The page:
I never saw Roger in a bad mood. He seemed to go through life with child-like optimism. He was always on the move, trying to solve some problem or sort out some human relations issues. One day, I remarked to a colleague, “I hope you realize the great job Roger is doing for all of us.” My colleague readily agreed with my assessment of Roger.
The College of Accountancy was established in 1980 with financial assistance from the World Bank. Its specific purpose was to train professional accountants for both the public and private sectors. Most of central and southern Africa at that time was emerging from colonialism and was making serious strides in developing its professional cadre.
The college also received significant technical assistance from the United Nations Development Programme (UNDP), International Labour Office (ILO) and the governments of Britain and the United States. As a result, the national government was very anxious for the college to be a success. The technical help meant that international staff could be recruited to work alongside their national counterparts, who came from the United States, England, Scotland, Australia, and Ireland.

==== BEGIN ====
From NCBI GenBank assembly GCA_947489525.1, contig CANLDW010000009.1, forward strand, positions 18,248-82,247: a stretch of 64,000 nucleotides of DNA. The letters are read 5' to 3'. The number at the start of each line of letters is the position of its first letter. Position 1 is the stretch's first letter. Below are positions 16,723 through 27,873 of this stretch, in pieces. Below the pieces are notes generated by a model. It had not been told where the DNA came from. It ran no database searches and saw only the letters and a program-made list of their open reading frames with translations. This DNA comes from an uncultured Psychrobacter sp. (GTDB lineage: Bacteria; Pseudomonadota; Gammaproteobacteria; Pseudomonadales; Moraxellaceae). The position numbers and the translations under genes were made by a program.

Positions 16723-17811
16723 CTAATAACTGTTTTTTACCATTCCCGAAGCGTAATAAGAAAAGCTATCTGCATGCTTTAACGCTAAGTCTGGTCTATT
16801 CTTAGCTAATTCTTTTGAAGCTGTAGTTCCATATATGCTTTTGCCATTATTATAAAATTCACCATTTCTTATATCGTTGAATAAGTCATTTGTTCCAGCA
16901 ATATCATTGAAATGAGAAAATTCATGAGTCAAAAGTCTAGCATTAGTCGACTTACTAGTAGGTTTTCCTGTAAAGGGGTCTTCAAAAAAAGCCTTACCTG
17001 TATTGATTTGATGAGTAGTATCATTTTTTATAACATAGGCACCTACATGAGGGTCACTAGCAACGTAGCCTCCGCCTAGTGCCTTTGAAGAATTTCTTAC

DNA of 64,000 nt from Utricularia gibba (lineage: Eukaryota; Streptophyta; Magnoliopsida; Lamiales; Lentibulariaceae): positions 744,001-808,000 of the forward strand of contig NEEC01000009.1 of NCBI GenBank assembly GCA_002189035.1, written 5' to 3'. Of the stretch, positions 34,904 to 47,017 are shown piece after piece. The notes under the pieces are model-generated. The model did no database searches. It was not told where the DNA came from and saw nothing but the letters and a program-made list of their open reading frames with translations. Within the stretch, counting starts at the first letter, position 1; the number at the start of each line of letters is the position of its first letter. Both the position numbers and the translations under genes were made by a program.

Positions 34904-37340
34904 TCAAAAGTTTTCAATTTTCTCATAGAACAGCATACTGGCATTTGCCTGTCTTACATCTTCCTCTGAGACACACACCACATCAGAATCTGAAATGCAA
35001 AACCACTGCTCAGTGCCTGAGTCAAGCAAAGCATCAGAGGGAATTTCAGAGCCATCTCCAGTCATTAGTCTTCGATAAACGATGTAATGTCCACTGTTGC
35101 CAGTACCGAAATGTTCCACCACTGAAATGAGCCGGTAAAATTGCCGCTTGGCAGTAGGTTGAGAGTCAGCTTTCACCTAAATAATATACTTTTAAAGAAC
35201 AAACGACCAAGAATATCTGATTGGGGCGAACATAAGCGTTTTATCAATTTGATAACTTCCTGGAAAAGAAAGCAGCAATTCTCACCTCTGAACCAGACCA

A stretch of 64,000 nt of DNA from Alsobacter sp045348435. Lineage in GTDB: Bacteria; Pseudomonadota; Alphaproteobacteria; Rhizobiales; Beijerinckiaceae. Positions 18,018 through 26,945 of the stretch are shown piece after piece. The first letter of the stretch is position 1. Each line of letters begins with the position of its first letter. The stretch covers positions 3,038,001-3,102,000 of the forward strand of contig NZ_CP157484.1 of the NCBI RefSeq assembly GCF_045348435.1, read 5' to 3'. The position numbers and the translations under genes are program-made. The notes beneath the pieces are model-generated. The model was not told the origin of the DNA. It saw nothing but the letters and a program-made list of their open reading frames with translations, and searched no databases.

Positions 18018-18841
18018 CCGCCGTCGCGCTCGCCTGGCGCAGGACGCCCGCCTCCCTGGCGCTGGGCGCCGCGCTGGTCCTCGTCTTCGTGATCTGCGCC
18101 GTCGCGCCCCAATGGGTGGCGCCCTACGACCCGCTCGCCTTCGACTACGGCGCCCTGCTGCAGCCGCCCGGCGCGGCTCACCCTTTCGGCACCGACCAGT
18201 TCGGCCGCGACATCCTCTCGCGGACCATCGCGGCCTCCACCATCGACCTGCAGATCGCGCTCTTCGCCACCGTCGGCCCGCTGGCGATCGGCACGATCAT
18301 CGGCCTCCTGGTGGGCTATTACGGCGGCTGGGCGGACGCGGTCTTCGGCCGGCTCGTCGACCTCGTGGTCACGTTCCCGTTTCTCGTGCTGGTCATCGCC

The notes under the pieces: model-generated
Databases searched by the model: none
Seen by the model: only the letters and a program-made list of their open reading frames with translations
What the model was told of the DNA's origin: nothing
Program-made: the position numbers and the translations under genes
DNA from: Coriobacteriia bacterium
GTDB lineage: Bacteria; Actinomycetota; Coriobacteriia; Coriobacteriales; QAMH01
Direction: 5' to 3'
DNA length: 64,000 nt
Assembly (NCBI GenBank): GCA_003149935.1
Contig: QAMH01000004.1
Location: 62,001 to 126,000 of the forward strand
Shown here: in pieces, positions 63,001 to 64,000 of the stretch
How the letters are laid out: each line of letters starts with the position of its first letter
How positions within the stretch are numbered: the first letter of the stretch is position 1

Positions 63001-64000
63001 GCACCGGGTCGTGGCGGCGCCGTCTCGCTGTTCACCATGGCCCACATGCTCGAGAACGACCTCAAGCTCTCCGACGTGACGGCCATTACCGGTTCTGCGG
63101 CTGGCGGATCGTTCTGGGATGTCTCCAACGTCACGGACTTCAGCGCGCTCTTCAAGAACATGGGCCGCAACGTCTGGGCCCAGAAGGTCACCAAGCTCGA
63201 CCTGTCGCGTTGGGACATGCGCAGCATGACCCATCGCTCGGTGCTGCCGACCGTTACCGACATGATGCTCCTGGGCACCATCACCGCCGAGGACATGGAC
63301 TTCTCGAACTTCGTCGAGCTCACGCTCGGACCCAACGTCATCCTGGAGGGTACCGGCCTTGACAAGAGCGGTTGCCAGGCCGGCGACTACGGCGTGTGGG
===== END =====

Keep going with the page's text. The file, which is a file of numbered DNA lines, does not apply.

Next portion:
The college had two campuses at that time, one in the political capital and the other in the commercial capital. It had about 2,000 students enrolled in accountancy, banking, and financial management classes. Most were graduate students studying commerce and economics. Because the country was ruled under British power until 1964, all of the courses offered at the college focused on internationalization. These students were trained for British professional accountancy qualifications; specifically, they were prepared to become involved in the Chartered Association of Certified Accountants and the Chartered Institute of Management Accountants. The banking courses were offered by the Chartered Institute of Bankers in the United Kingdom. The financial management course was also UK-based.